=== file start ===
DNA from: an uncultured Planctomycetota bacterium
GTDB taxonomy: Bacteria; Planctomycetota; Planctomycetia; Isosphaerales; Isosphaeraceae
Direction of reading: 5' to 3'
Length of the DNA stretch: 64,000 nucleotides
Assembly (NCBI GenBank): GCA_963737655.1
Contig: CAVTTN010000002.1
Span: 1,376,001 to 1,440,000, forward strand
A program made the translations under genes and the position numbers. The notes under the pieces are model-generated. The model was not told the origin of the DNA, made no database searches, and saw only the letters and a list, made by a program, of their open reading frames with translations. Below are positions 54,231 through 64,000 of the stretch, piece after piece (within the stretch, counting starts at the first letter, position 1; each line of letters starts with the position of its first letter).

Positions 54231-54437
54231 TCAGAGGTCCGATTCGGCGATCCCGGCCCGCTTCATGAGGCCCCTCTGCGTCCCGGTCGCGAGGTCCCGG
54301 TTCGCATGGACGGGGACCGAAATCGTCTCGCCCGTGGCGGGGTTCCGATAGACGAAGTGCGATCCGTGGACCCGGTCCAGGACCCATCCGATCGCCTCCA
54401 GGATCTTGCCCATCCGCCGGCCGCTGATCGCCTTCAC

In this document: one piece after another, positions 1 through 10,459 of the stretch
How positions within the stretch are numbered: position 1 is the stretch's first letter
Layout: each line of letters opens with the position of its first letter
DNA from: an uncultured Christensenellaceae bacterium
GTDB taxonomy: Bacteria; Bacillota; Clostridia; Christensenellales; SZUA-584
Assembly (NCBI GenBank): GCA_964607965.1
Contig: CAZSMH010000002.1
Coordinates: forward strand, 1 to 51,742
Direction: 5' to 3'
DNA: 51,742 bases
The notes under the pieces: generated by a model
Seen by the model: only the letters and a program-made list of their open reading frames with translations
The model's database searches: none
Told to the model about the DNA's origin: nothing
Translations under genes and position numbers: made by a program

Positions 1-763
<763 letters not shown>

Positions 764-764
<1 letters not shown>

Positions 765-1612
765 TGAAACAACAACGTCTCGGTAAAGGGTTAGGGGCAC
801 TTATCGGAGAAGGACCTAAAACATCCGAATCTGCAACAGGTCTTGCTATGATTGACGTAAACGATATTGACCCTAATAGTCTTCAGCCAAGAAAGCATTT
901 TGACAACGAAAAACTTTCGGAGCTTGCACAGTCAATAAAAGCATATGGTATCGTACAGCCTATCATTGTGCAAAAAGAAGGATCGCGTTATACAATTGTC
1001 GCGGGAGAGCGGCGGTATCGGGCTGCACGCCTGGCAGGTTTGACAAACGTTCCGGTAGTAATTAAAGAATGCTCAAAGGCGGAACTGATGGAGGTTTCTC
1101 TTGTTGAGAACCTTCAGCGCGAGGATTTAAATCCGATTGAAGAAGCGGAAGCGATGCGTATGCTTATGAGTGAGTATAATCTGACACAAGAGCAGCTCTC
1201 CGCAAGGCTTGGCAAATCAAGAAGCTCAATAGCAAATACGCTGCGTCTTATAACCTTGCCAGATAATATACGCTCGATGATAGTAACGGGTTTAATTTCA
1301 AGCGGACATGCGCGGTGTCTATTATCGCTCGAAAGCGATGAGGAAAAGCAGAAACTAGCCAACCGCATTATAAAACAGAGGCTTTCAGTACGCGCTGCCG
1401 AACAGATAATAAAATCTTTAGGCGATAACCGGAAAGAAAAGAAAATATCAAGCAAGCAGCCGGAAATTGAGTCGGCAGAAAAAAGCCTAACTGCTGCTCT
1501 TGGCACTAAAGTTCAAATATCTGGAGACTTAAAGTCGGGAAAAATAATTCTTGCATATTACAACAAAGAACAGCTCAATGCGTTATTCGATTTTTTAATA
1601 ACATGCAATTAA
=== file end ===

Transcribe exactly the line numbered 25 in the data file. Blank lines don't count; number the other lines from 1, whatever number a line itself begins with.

The model's database searches: none